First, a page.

Orthopaedics and neurosurgery: Is there a difference in surgical outcomes following anterior cervical spinal fusion?

Gautham Prabhakar*, Nicholas Kusnezov, John Dunn, Andrew Cleveland, Joshua Herzog

*Corresponding author for this work

Research output: Contribution to journalArticlepeer-review

3 Scopus citations

Abstract

Objective: The superiority of neurosurgical over orthopaedic spinal procedures is a point of contention. While there is the perception that neurosurgeons are more specifically trained to deal with spinal pathology, no study has directly compared outcomes of spinal surgeries performed by both groups. Methods: We sought to evaluate the differences in length of surgery, hospital stay, complications, mortality, and readmission for anterior cervical decompression and fusion (ACDF) performed by neurosurgeons versus orthopaedic surgeons. Results: 17,967 ACDF procedures were analyzed. Neurosurgeons performed 74.3% of the fusions with a trend towards longer operative times and significantly more patients that were discharged to extended care facilities. There was no significant difference in the length of stay, overall complications, mortality, readmission, or reoperation when comparing the two specialties. Conclusion: Despite a significantly higher volume of ACDF performed by neurosurgeons, outcomes are comparable following orthopaedic and neurosurgical procedures.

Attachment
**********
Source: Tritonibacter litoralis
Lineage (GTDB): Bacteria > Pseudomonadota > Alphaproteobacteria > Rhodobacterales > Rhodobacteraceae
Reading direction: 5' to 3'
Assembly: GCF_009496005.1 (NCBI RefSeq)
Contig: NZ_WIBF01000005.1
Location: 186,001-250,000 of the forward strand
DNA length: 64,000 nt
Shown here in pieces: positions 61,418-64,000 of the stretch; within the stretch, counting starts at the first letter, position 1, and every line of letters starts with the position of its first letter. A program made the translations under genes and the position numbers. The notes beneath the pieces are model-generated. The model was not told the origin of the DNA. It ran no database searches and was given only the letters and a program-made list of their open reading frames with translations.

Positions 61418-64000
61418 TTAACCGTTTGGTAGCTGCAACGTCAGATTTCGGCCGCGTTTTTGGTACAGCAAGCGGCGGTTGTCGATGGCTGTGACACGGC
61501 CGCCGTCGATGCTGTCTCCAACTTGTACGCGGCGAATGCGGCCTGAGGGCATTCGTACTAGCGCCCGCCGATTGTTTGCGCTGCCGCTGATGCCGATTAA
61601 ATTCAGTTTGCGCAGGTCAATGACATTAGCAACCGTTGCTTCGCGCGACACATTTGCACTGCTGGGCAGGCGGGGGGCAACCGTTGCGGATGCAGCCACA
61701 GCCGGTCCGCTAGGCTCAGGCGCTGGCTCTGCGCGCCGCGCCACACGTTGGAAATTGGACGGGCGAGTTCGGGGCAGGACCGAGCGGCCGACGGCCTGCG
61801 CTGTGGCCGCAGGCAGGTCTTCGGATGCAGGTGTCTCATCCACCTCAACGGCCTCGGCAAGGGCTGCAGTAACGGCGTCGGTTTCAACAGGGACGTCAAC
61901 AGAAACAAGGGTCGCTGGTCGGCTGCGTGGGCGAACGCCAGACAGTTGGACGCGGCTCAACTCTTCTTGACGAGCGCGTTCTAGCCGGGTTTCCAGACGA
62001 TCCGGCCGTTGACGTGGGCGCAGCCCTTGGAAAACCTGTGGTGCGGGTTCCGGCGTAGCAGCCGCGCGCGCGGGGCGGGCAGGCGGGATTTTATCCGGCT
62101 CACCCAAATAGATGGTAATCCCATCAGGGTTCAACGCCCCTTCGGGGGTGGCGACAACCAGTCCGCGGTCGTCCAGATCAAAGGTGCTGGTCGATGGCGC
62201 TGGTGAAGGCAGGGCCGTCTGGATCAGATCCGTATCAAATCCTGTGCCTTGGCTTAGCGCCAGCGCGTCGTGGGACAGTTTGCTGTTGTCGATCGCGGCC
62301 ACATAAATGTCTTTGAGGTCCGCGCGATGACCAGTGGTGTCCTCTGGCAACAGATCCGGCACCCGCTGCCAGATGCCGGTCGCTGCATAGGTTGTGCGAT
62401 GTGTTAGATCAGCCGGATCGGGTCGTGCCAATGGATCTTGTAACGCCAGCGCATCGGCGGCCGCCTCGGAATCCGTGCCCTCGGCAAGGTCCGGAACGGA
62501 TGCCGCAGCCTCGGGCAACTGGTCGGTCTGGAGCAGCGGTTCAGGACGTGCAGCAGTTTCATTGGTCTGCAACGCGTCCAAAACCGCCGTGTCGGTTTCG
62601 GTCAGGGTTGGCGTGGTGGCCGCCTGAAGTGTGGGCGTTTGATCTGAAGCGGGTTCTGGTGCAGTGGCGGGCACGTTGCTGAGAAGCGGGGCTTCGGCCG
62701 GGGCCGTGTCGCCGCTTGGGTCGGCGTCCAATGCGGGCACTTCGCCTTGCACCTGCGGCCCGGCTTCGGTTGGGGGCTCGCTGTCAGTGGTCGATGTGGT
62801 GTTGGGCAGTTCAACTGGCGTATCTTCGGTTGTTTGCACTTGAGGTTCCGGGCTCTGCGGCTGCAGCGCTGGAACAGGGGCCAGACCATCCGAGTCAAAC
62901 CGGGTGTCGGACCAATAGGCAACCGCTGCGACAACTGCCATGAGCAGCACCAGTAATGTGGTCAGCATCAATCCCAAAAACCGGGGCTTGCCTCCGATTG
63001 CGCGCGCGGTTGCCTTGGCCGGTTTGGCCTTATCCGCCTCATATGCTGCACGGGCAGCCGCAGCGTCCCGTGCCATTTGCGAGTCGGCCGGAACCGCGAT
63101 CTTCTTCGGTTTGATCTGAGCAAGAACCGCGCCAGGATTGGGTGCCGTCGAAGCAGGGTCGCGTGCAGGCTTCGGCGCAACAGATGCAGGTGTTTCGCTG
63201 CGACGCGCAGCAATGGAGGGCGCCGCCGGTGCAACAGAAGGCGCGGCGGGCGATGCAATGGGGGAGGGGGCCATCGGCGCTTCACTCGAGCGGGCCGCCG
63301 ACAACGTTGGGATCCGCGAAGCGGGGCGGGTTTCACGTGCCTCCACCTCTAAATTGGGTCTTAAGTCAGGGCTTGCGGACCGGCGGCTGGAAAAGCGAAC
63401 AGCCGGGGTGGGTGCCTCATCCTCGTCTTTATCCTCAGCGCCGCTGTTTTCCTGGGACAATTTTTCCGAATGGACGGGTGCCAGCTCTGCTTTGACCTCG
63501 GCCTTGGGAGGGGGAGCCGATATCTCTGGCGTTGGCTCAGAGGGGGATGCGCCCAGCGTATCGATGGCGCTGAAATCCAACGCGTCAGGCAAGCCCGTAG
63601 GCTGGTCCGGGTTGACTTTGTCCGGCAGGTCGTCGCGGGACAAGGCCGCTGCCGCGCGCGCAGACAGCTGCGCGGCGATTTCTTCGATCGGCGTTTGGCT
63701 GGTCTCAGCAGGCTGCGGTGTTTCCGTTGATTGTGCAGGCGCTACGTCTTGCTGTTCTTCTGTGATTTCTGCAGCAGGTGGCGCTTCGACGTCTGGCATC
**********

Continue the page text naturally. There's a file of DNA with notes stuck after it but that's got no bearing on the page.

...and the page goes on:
Original languageEnglish
Pages (from-to)278-282
Number of pages5
JournalJournal of Orthopaedics
Volume21
DOIs
StatePublished - 1 Sep 2020
Externally publishedYes

Keywords

  • ACDF
  • Anterior cervical decompression and fusion
  • Surgical outcome

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